How to Prevent Hair Loss, According to Experts
It's very normal—expected even—to regularly lose hair. In fact, you can lose from 50 to 100 strands of hair a day, according to the American Academy of Dermatologists. And if you have long hair, that day-to-day loss is likely to be more noticeable. Hair loss is also more common than you might realize: close to 50 percent of men and women experience pattern hair loss by age 50.
An uptick in hair loss is usually one of two things: you're either shedding hair more than usual, or something is causing your hair to no longer grow. There are also conditions where your hair is so fragile that it breaks easily and you literally cannot grow long hair.
Google hair loss and you'll see there are a handful of named conditions. Telogen effluvium is one of the more common terms you'll find. It's when you shed more hair than usual. Another example is anagen effluvium, and that's when your hair stops growing. But that's different from male- and female-pattern hair loss (aka balding), which is medically known as androgenetic alopecia.
Whatever the official diagnosis is—it can be incredibly frustrating, even depressing if it's noticeable to others. So what's causing your hair loss and can you stall, halt, or reverse it?
What Causes Hair Loss?
Why does it seem as if you've all of a sudden become a super shedder? Or perhaps your hair just won't grow. Research suggests that 40 percent of women lose extra hair every day because of how they style it. But that's not the only cause. Here are some of the leading reasons, according to experts:
- Hairstyles that pull on hair
- Harsh hair-care products
- Lost 20 pounds or more
- Recently given birth (aka post-partum)
- Increased life stress, such as taking care of a sick loved one, divorce, losing a job
- Recovering from an illness (especially if you had a high fever) or operation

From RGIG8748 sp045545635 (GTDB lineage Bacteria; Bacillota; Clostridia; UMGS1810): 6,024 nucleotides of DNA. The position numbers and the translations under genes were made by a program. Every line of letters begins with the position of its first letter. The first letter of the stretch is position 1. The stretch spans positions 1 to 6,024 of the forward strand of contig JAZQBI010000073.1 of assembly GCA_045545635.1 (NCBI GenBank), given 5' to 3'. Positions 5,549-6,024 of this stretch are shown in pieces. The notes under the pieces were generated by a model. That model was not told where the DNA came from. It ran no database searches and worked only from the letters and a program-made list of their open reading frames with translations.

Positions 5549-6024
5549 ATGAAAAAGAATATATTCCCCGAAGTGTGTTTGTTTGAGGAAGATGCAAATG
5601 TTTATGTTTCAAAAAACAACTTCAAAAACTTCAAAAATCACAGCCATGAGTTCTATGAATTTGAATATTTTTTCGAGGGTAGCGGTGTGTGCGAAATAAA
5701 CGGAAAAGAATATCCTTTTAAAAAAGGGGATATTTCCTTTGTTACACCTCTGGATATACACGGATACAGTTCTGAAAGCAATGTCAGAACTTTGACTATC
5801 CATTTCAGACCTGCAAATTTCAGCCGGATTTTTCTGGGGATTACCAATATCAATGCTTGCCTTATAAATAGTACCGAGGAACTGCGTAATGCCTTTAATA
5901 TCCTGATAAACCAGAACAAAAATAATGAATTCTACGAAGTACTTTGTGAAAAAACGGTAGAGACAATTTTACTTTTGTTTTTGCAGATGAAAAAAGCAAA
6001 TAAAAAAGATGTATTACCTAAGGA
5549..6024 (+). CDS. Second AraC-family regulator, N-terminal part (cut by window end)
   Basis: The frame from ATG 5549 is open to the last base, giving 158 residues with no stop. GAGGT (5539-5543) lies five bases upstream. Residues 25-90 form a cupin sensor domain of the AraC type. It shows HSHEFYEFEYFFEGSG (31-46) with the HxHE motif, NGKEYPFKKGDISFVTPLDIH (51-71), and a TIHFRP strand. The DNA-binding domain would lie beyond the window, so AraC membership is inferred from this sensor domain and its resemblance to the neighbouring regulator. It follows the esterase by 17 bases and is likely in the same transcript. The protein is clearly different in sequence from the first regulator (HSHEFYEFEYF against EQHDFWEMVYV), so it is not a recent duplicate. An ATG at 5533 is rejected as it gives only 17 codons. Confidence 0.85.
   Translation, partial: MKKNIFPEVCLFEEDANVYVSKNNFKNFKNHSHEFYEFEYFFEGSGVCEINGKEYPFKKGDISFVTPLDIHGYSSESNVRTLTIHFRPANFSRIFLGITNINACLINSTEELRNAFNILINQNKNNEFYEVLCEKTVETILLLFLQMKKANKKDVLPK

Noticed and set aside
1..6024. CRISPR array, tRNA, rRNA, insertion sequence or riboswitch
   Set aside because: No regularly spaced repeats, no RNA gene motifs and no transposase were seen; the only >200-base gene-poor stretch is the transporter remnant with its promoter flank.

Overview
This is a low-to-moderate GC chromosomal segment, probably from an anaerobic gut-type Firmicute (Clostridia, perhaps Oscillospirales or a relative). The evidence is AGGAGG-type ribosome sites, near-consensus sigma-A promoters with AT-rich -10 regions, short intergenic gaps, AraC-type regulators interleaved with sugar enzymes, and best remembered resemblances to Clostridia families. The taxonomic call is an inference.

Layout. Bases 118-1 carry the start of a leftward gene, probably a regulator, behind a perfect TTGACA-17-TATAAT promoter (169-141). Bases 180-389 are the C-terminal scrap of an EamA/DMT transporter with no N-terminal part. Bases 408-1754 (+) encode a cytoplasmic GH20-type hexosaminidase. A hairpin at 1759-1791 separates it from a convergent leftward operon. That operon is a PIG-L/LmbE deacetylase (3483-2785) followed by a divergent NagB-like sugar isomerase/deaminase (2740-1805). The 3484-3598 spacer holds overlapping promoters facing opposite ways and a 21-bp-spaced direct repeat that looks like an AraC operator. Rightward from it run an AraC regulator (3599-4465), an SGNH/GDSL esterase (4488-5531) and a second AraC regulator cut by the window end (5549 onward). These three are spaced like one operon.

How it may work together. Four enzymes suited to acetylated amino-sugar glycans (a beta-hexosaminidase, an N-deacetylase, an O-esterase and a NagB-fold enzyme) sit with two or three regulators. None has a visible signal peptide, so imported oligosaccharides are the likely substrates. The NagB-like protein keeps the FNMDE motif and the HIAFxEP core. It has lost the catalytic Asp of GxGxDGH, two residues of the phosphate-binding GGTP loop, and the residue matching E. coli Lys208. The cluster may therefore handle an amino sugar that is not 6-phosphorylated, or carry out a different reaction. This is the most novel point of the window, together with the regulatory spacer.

- Recent trauma
- Stopped taking birth control pills
- Side effect of some drugs and treatments
- Nutritional disorder or deficiency (e.g., iron deficiency, hypothyroidism)
- Immune system overreaction
- Hereditary hair loss
Can You Slow, or Reverse, the Loss?
If you're losing hair or it's thinning, it is possible to reign in that loss, and even reverse it. Some treatments are at-home and/or over-the-counter. Others require a medical professional. Here's are 5 treatments experts recommend.
1. Platelet-rich plasma, or PRP, injection
Pursuing PRP injections for hair loss requires a medical professional to draw your blood, separate it (via centrifuge spinning) into its different components, recombine the plasma and platelets from your blood, and then inject it into your scalp. Reach out to your doctor to see if this type of treatment is right for you.
2. Hair transplants
Another treatment that requires a medical professional, this one is the best treatment for smaller bald areas versus general thinning.
3. A medication like Rogaine
Also known as minoxidil, this is an easy-to-use over-the-counter treatment. It can take a few months to work, and doesn't work on everyone, but when it does work it has a nice one-two punch of preventing further hair loss and also stimulating growth. Perhaps the biggest drawback is that when you stop using it, hair loss returns.
4. Scalp massage
Although the research on scalp massage is preliminary, this is an easy-to-implement treatment. Plus, you're probably already familiar with how relaxing a scalp massage is when you get your hair washed before a haircut. In a small study, men used a tool to massage their head for four minutes a day for about 6 months (24 weeks). Initially there was some hair loss, but with time the actual hair strands thickened. Plus, an analysis of gene expression found that hair cycle-related genes were stimulated and hair loss-related genes were decreased.
5. Style with care
Bleaching, dyeing, perming, using heated hair tools, even brushing in excess can all damage your hair, weakening the shaft, and making hair loss more likely. When it comes to styling your hair (including the products you add to your hair and wash it with), less is typically best. But also, if doing nothing to your hair is unrealistic for you, you'll appreciate the findings of an Annals of Dermatology study. Researchers tested different hair drying methods and found that using a hair dryer at a distance of about 5 to 6 inches from your head, and in continuous motion, was the gentlest drying method for hair—and even more gentle than letting hair air dry.
The Verdict Is Still Out on Supplements
We know that certain nutrients—like biotin, protein, vitamin D, zinc, and iron—play a role in helping your body produce a healthy head of hair. A deficiency in those nutrients (even just one) has been linked to hair loss. But what's unknown still is if supplementing your diet with, or making a concerted effort to get those nutrients into your diet, will encourage hair re-growth or prevent hair loss, per a 2017 study in the journal Dermatology Practical & Conceptual. As always, consult your doctor before trying anything new.